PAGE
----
Cats are notoriously difficult to medicate. Unlike their less discerning canine counterparts, cats are sophisticated and discreet about what they eat. You typically can’t hide a pill in a meatball or a piece of cheese and expect a cat to wolf it down on command. That just ain’t happenin’. Here’s a few pointers on how to get your cat to take pills.
Although most cats won’t eat a pill hidden in food, there are a few fish fanatics who will indeed scarf down a pill that is camouflaged in the center of a chunk of tuna. This often works for a while, until the cat expertly learns to eat the tuna and leave a spotless pill behind.
Pre-packaged soft cat treats with a hole cut in the center are available, designed specifically for administering pills or capsules. Drop the medication into the hole, then pinch the treat closed. Some cats love the treats and will scarf them down — until that day when they bite right into the center and taste the medication. Trust me, they will forever look at these treats with disgust, and they will never eat another one again. You’re back to square one.
Crushing the pill into a fine powder and mixing it into their wet food sometimes works; however, if the cat decides to only eat 60 percent of her food that day, then she’s only gotten 60 percent of her medication dose. I often tell my clients to mix the powdered medication into a teaspoon of something very palatable (baby food usually works like a charm) and, once they see that the entire dose has been administered, the rest of her breakfast (or dinner) can be given.
This may or may not work. Cats are finicky about their food, and what is caviar to a cat on Monday may become Brussels sprouts on Tuesday. Many pills are bitter, and trying to mask a bitter powder with tuna or sardines often misses the mark. Rather than make the medicine taste better, it only makes the food taste worse.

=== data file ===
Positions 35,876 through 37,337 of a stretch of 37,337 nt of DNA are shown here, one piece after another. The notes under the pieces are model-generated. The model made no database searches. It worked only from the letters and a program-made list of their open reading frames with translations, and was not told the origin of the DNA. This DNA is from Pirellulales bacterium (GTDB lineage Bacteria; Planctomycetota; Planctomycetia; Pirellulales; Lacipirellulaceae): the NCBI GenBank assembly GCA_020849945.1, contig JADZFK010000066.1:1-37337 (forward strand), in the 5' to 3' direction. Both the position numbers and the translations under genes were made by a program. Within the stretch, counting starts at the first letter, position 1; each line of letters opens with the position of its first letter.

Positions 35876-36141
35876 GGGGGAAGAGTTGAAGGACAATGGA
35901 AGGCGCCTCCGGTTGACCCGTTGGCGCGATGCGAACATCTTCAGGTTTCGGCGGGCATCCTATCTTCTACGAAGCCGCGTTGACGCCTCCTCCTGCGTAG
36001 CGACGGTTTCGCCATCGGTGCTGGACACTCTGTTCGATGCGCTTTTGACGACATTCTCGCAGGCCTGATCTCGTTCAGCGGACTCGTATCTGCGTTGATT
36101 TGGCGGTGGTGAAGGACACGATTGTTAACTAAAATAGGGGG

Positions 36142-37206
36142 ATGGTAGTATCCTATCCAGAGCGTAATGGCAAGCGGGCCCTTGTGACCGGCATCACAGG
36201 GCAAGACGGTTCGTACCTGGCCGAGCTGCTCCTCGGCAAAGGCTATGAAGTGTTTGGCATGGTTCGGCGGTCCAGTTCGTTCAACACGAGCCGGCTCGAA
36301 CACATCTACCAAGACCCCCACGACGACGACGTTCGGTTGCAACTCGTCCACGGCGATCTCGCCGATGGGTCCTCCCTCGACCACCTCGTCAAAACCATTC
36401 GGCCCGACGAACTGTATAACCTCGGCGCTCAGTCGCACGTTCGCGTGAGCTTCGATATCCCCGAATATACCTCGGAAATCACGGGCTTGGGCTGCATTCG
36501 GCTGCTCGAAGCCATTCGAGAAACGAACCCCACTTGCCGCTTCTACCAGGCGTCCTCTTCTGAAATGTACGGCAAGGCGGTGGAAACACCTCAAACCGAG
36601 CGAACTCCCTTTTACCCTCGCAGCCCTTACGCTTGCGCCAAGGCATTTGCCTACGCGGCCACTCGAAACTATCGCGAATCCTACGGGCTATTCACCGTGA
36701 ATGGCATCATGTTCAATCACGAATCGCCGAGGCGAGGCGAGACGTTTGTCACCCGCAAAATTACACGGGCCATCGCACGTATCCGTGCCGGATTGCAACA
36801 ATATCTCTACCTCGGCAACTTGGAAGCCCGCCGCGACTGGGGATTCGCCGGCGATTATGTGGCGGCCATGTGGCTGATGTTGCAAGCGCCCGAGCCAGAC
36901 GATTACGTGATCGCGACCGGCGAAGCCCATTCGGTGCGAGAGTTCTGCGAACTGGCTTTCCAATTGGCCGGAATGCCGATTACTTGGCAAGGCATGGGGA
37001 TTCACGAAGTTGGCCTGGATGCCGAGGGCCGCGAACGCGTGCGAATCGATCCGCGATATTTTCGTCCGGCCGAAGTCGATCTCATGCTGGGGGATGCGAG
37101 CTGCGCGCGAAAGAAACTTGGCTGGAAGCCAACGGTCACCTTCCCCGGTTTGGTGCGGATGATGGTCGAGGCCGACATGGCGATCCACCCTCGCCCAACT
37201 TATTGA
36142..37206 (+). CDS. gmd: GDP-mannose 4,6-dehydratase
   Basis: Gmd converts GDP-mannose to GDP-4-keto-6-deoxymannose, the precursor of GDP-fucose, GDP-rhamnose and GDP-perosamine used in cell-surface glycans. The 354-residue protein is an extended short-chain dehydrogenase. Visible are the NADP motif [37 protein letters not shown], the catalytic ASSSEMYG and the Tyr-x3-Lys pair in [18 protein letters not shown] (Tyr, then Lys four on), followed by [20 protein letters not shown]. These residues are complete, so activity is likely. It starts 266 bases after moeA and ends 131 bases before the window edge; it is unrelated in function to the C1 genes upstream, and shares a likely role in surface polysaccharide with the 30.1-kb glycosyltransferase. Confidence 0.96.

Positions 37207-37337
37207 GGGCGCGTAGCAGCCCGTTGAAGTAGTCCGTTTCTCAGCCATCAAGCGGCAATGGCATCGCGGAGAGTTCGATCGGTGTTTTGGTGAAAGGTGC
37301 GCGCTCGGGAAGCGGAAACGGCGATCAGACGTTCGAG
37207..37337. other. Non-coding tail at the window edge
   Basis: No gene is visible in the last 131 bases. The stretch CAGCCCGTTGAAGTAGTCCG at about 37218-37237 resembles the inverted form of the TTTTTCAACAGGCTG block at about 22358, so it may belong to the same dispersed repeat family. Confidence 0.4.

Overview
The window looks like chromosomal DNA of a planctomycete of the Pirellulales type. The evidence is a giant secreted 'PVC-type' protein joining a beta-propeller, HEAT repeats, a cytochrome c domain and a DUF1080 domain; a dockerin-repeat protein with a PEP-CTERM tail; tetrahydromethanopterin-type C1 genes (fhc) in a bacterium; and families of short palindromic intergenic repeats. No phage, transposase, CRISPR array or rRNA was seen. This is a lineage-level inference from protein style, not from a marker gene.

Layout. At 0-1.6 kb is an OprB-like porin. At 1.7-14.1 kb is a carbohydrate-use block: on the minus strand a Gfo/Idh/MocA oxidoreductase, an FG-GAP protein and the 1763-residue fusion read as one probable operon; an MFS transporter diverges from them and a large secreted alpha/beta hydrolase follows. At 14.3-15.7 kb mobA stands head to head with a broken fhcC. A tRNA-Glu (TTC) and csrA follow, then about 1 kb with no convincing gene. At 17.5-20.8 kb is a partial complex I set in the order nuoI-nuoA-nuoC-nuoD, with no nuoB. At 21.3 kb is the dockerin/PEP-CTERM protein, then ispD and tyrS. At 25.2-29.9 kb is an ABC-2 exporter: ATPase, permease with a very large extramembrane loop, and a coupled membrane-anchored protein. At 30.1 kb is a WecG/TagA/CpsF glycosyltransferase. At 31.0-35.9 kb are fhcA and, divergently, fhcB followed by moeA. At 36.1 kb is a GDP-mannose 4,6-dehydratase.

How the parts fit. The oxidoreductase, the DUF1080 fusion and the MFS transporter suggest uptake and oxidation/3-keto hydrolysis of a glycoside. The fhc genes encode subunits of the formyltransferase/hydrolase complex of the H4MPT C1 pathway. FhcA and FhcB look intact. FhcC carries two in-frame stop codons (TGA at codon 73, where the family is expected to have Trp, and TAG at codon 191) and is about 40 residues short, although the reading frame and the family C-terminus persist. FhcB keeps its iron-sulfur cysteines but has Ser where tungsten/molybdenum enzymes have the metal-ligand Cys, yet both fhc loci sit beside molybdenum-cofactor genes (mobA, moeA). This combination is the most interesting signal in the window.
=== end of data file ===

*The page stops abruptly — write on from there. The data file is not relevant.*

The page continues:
Clients often ask if they can crush the pill into a powder, and then mix it with a little milk or water and syringe it into the cat’s mouth. In theory, this sounds promising but, again, many medications are bitter, and milk or tuna juice is not enough to mask it.
There’s no way around it: At some point in your cat’s life, she is likely going to need to be administered some pills. Here’s the method I prefer (The description below assumes that you’re right-handed. If you’re left-handed, substitute the word “left” for “right”):
There is no shortage of videos online that show you what I’ve just described. These two illustrate how to get your cats to take pills:
Of course, they manage to find the most cooperative and well-behaved cats for these videos, so don’t feel like a failure if things don’t go as smoothly. As with everything in life, the more you practice, the more proficient you’ll become.
Read more about cat health on Catster.com:
Thumbnail: Photography by Shutterstock.
Dr. Arnold Plotnick is the founder of Manhattan Cat Specialists, a feline-exclusive veterinary practice on Manhattan’s upper west side. He is also an author of The Original Cat Fancy Cat Bible. Dr. Plotnick is a frequent contributor to feline publications and websites, including his own blog, Cat Man Do. He lives in New York City with his cats, Mittens and Glitter.